Understanding the PACT Act: Essential Guidelines for Tobacco Sellers and Shippers

The Prevent All Cigarette Trafficking (PACT) Act, 15 U.S.C. $ 375 et seq., is a crucial federal law aimed at curbing tax evasion on tobacco products and preventing sales to minors. If you're involved in the online sale or shipping of tobacco products, here are five key things you need to know to stay compliant and avoid hefty penalties.

1. What Products Are Covered?

The PACT Act encompasses various tobacco products including:

  • Cigarettes
  • Roll-your-own tobacco
  • Cigarette and cigar wrappers
  • Electronic Nicotine Delivery Systems (ENDS) and their components, regardless of the substance used (e.g., nicotine or cannabis derivatives)
  • Smokeless tobacco

Understanding the specific definitions within the PACT Act is vital. For instance, the Bureau of Alcohol, Tobacco, and Firearms (ATF) actively enforces the act and may classify filtered little cigars as cigarettes.

2. Who Is Covered?

The PACT Act applies to:

  • Interstate Sellers and Shippers: Those who sell, transfer, or ship covered products in interstate commerce where such products are subject to tax.
  • Delivery Sellers: Individuals or businesses making remote sales of tobacco products to consumers, which includes businesses not lawfully operating.
  • Common Carriers and Delivery Services: Companies like DHL, UPS, and FedEx involved in the delivery of tobacco products.

3. Registration and Reporting Requirements

  • Registration: Covered entities must register with the ATF and the tobacco tax administrators of the states where shipments are made. Some states also require registration with the state attorney general’s office and may necessitate a tobacco license.
  • Reporting: Monthly reports must be submitted to state tobacco tax administrators and chief law enforcement officers, using either standardized forms or state-specific forms.

4. Impact on Shipping and Delivery Sales

  • Nonmailability: Tobacco products (cigarettes, roll-your-own tobacco, smokeless tobacco, and ENDS) cannot be mailed through the USPS, except under certain statutory exceptions.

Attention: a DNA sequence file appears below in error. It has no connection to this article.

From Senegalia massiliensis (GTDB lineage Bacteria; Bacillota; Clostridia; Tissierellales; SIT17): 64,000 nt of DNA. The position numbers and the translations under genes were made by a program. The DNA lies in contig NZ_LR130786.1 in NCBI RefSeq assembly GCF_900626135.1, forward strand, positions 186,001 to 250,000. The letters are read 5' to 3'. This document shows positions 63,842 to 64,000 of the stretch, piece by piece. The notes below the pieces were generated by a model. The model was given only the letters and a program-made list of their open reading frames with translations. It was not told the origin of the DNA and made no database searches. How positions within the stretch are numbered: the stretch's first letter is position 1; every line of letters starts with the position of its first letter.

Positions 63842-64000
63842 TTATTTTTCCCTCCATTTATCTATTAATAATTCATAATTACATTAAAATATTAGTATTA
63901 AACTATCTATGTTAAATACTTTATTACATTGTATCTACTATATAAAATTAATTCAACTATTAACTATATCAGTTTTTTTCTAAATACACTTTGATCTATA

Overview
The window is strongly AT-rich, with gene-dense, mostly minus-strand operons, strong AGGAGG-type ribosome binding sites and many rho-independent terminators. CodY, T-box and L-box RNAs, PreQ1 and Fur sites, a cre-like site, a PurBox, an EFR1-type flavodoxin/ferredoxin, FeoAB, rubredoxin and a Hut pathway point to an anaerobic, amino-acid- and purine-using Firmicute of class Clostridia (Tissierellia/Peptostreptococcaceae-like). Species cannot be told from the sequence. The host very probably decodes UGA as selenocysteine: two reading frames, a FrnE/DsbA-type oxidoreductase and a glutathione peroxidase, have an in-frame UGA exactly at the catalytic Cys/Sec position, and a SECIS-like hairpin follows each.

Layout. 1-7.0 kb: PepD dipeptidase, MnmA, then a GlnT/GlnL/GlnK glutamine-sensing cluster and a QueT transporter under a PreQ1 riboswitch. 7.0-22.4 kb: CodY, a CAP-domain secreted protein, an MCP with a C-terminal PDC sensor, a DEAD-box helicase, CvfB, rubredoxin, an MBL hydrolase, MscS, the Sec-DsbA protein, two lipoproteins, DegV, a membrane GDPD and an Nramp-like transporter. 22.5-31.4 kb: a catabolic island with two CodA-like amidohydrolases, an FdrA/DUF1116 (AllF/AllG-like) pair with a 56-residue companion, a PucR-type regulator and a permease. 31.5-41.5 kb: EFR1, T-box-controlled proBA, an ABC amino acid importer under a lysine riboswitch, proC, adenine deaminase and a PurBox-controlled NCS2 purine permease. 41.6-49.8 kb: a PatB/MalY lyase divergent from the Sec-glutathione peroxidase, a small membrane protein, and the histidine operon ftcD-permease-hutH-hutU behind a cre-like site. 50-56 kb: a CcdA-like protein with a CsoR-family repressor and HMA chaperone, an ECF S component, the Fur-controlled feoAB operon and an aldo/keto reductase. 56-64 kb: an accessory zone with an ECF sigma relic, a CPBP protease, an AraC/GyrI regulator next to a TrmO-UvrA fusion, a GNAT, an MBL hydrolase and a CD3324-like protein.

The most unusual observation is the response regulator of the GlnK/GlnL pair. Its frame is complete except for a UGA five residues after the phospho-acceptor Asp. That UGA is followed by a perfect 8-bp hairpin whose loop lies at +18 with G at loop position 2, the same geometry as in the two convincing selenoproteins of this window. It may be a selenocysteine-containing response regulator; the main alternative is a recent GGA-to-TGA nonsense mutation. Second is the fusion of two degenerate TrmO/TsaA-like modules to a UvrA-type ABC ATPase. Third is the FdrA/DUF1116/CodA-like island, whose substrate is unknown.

• Delivery Sale Requirements:
    • All applicable state, local, tribal, and other laws apply to delivery sellers as if the sale occurred in the delivery jurisdiction.
    • Special labeling is required on shipping packages.
    • Shipments are limited to 10 pounds per delivery.
    • Age verification is mandatory, with the purchaser needing to sign upon delivery and present government-issued ID.
    • Sales records must be kept for four years.
    • State or local excise taxes must be paid before delivery.

5. Penalties for Noncompliance

  • Criminal Penalties: Violations can result in up to three years of imprisonment, criminal fines, or both.
  • Civil Penalties for Delivery Sellers: These can include fines of $5,000 for the first violation and $10,000 for subsequent violations, or 2% of the gross sales of covered products in the prior year.
  • Injunctive Relief and Civil Penalties: State AGs, local governments, Native American tribes, and TTB-permitted entities can seek these for violations.
  • Noncompliant List: ATF can list noncompliant persons, distributed to state AGs, tax administrators, and delivery services.

Best Practices for Compliance

  • Designate personnel to oversee PACT Act compliance.
  • Ensure registration and reporting are up-to-date.
  • Use reminders for monthly reporting deadlines.
  • Conduct internal audits to check compliance.
  • Verify that business customers are lawfully operating.
  • Keep records of compliance, including registration and reporting forms, invoices, and bills of lading.

For specific questions or concerns about the PACT Act, consulting with a legal professional is advisable.

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